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Repatriated from Melilla, Moroccan returnees feel relieved after a long wait

Stranded for almost two months, a group of Moroccans repatriated from Melilla finally feels relieved. Currently under quarantine, they recall the hardships they went through during a long and exhausting wait.

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The 500 Moroccans stranded in Melilla since March due to the coronavirus crisis have seen their repatriation proceed in phases, starting from Friday, May 15. Returnees spoke to Yabiladi about their struggles before repatriation.

Rachid, who lives in Oujda, traveled to Melilla for a short stay. On March 13, when he learned that he could no longer return home, he was shocked. «The first few weeks were extremely hard, but we were hopeful», he recalls. However, the government’s silence about repatriation cut his hopes short.

«We slept on the street, helped only by a few donations from Moroccan residents at the beginning. Little by little, we got used to the idea of no longer being repatriated, as long as the health emergency remains in force».

Rachid

Nights spent on the streets

The city of Melilla has set up a makeshift camp to accommodate stranded nationals unable to afford accommodation. But sanitary measures in the middle of the pandemic were difficult to respect under these conditions. After spending a few days there, Rachid told Yabiladi that he decided to leave that place to avoid infection.

«With friends, we tried to find a place to stay. We got help with hotel and food expenses, and it remained that way until we heard about the royal instructions about our repatriation», he said.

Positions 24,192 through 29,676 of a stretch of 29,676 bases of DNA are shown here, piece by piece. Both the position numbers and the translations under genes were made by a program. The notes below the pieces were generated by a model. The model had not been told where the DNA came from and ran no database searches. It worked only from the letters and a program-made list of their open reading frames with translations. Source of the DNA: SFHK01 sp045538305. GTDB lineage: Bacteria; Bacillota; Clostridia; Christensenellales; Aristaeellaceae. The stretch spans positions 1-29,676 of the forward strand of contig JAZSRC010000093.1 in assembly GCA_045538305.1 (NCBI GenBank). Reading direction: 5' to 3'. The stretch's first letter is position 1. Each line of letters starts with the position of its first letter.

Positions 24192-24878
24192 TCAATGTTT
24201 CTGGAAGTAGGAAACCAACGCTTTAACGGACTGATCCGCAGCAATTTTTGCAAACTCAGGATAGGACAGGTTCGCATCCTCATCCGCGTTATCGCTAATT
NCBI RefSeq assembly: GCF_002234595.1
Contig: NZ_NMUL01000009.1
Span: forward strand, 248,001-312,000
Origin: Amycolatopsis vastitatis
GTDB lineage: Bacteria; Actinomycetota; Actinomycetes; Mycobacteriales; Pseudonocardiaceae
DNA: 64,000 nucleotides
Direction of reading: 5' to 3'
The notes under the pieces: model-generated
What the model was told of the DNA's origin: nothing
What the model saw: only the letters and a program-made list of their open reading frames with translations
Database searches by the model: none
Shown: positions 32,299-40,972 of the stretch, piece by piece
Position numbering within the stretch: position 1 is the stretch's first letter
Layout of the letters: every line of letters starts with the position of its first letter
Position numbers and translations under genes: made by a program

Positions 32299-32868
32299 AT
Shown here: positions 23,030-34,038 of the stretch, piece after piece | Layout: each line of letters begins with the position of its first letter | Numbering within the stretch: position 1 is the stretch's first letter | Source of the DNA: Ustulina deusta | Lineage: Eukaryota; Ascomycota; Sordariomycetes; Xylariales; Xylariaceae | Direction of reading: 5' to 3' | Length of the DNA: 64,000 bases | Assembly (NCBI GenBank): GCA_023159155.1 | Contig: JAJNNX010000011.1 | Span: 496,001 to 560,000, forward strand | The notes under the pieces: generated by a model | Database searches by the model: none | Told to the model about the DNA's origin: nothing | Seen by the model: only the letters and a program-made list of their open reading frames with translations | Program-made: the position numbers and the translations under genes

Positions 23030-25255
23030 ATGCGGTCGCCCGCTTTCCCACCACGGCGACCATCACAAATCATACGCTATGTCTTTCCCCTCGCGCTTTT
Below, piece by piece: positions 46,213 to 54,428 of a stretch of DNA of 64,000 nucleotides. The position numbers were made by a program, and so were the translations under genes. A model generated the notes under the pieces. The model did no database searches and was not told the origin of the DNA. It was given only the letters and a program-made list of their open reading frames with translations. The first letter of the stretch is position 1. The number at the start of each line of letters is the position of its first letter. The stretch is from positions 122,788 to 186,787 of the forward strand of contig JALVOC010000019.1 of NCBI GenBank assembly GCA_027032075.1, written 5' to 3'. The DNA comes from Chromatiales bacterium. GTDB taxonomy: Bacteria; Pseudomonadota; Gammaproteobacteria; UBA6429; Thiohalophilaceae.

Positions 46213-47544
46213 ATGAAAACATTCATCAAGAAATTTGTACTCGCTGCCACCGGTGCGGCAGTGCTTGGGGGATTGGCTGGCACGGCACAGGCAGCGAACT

Said, who also lives in Oujda, went through the same «hard living conditions». «Thanks to the help of some people, we were able to have some blankets and warm clothes during our nights on the streets», he said. Said was «relieved when he heard of the launching of a repatriation operation following royal instructions».

But another Moroccan returnee noted that before anybody spoke about repatriation, the situation had become so difficult to manage on a daily basis that many «were psychologically affected by the living conditions». «The news was therefore a great relief to us. Now, we are impatient to meet and be with our loved ones, at the end of our sanitary confinement», he told Yabiladi.

Indeed, Moroccans repatriated from Melilla are currently quarantined in a hotel in Saïdia. During their repatriation, only one of them tested positive for the coronavirus. The Moroccan seems for the moment to be the only confirmed case among the returnees, who will undergo a second test during the week to rule out any infection.

Women and children remain stranded

«We were well taken care of by the teams mobilized from the Beni Ensar border post», recalls Saïd. He also reported that «medical teams, Civil Protection, FAR, Royal Gendarmerie and local authorities worked together to make the repatriation operation happen».

«We hope that the other Moroccans still stranded in Melilla will also be able to return home and be with their families», said one of the returnees, currently quarantined in Saïdia. According to sources consulted by Yabiladi, this repatriation operation would not have covered all Moroccans presenting social or medical emergencies. For the moment, no date for their return has been communicated.

«They are, in any case, numerous and there are women and children among them, demoralized and living in a very difficult situation», declared one of our local sources, who «hopes that a solution will be found for them as for all other Moroccans stranded around the world».

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